The company and its executives were acquitted in 2009 of federal charges that the company had conspired to conceal the mine’s health risks. Grace emerged from bankruptcy in 2014 after a legal settlement that set up trust funds to pay for current and future asbestos victims’ medical costs. The company agreed to pay $ 250 million for the cleanup in 2008.
Asbestos victims also sued the state of Montana, saying that state officials knew the danger but failed to stop it. Settlements in 2011 and 2017 totaled $ 68 million.
The threat isn’t over. People are still being diagnosed with asbestos-related diseases. Three decades or more can pass between exposure and the development of symptoms, according to the Centers for Disease Control and Prevention.
Andrew Lichtenstein/Corbis via Getty Images
Also, the former mine site and surrounding forest have not been cleaned, leading the EPA to classify the Superfund site as still not under control for human exposure to asbestos. Those most at risk of exposure are loggers, firefighters and trespassers, the EPA said.
The county public health officer has issued an order requiring people in the area to wear masks in public, regardless of how many cases of COVID-19 the county has — a more stringent rule than the statewide requirement to wear a mask in counties where there are four or more active cases of the viral disease.
Though many in the community have accepted public health guidelines to avoid the coronavirus, a strong libertarian streak runs through this remote county on the U.S.-Canada border, where residents’ distrust of government is heightened by the town’s history with the mine.
Doug Shaw, 69, is another resident with lungs scarred from breathing in asbestos. He blames W.R. Grace and the state government for covering up the contamination for decades, and calls Libby’s asbestos deaths murder.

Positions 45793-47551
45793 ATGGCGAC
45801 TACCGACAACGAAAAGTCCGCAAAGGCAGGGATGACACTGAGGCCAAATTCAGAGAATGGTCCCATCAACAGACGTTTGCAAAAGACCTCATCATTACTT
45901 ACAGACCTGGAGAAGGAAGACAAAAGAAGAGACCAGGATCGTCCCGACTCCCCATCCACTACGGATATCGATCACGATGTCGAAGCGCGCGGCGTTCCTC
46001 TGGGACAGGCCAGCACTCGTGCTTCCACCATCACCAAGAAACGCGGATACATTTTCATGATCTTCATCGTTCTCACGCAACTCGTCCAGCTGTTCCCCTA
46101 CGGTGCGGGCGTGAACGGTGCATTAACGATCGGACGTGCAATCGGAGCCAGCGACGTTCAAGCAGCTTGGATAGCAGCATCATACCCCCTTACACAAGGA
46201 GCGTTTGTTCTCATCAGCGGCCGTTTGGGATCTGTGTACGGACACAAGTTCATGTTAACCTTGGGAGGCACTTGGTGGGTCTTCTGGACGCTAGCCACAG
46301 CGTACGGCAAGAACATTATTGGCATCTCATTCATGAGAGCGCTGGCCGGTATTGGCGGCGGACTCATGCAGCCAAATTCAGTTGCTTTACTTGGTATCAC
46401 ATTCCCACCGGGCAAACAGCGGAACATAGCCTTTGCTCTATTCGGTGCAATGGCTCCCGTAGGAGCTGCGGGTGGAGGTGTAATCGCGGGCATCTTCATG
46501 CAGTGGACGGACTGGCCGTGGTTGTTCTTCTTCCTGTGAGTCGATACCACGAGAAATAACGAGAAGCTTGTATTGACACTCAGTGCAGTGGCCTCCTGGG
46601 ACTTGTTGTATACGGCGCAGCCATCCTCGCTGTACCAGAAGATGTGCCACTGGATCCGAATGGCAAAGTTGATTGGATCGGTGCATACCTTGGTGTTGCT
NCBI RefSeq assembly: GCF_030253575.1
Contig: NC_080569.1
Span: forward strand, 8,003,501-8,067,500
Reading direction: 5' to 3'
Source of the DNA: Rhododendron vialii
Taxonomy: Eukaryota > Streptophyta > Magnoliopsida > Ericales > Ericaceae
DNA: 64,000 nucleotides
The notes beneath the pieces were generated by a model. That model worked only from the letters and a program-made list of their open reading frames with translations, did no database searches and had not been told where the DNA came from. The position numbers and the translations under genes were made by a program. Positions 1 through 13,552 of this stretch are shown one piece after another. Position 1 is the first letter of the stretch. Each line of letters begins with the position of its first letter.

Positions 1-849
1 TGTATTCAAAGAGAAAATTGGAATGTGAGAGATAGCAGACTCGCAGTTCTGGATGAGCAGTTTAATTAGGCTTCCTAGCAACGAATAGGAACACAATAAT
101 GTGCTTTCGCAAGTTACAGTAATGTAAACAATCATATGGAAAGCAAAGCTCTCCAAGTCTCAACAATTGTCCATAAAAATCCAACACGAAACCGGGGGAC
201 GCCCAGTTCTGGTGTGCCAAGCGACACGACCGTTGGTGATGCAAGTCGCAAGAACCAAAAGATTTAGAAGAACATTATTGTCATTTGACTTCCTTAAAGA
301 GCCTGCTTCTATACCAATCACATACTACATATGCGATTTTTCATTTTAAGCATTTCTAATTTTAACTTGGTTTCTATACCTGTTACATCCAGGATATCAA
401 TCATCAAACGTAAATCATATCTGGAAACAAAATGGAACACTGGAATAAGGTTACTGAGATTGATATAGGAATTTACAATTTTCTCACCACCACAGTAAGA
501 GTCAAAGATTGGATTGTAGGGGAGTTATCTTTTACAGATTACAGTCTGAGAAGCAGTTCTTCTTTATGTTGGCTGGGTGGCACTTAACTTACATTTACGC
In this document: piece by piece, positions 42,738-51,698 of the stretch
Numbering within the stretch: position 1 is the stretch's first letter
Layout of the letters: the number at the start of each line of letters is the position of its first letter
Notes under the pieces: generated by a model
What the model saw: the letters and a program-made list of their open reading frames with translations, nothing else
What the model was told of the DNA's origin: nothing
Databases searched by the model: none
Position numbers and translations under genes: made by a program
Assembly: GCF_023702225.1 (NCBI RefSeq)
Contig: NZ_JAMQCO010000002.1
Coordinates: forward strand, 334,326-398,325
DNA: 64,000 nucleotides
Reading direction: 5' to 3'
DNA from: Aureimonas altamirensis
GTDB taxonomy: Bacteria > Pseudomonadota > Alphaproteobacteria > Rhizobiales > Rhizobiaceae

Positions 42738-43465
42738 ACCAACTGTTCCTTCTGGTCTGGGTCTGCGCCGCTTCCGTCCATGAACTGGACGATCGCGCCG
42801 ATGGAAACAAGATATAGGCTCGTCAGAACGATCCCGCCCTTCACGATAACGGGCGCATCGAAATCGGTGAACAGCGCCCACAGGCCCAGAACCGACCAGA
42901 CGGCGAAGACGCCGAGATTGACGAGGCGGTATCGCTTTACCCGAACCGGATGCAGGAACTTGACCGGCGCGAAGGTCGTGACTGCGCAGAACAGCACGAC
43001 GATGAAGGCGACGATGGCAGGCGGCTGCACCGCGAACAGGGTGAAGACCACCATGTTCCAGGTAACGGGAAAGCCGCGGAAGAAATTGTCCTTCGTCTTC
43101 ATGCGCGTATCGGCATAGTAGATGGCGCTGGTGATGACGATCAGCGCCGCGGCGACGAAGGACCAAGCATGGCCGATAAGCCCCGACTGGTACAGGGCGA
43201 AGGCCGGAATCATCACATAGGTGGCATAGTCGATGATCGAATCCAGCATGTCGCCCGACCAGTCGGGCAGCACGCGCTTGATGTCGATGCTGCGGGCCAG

“They profiteered off our precious lives and soul,” Shaw says.
Grace officials did not directly respond to Shaw’s accusations, but instead referred to the company’s financial relief fund for residents with asbestos-related illness.
Shaw is also frustrated by the government’s coronavirus-related restrictions on events and businesses.
“It’s nuts. Nobody has to live like this. We need to get back to work,” he says.
The county has allowed large public events, such as a rodeo and an international chainsaw competition, to take place. The local economy is dependent on tourism cash from those events, but there is worry that visitors could help spread coronavirus through the community.
“We need people to come here and spend money and jolt the economy,” Fahland says. “Problem is, with that rodeo, there were faces in that crowd that have different license plates that came from different places that may have had issues.”
Julie Kendall works as a phlebotomist at a local hospital and was diagnosed with an asbestos-related disease two months ago. She echoed that concern.
“These people that come to these events from out of town are going to our gas stations and our grocery stores,” she says. “They could be exposing you right there.”
Kendall sat at a picnic table near some railroad tracks where she was exposed to asbestos as a child. The area used to be home to a community swimming pool and children would play near piles of mine waste. She says she sees a similarity between asbestos and the novel coronavirus.
“It’s unseen,” she says. “You can be doing the most innocent thing and it could still get you.”
But Kendall also believes those parallels have given folks like her a leading edge on dealing with this pandemic.
“We’re already afraid here,” she says. “So it’s kind of like one more shake of the dice. You can’t live every day in fear. But here we do.”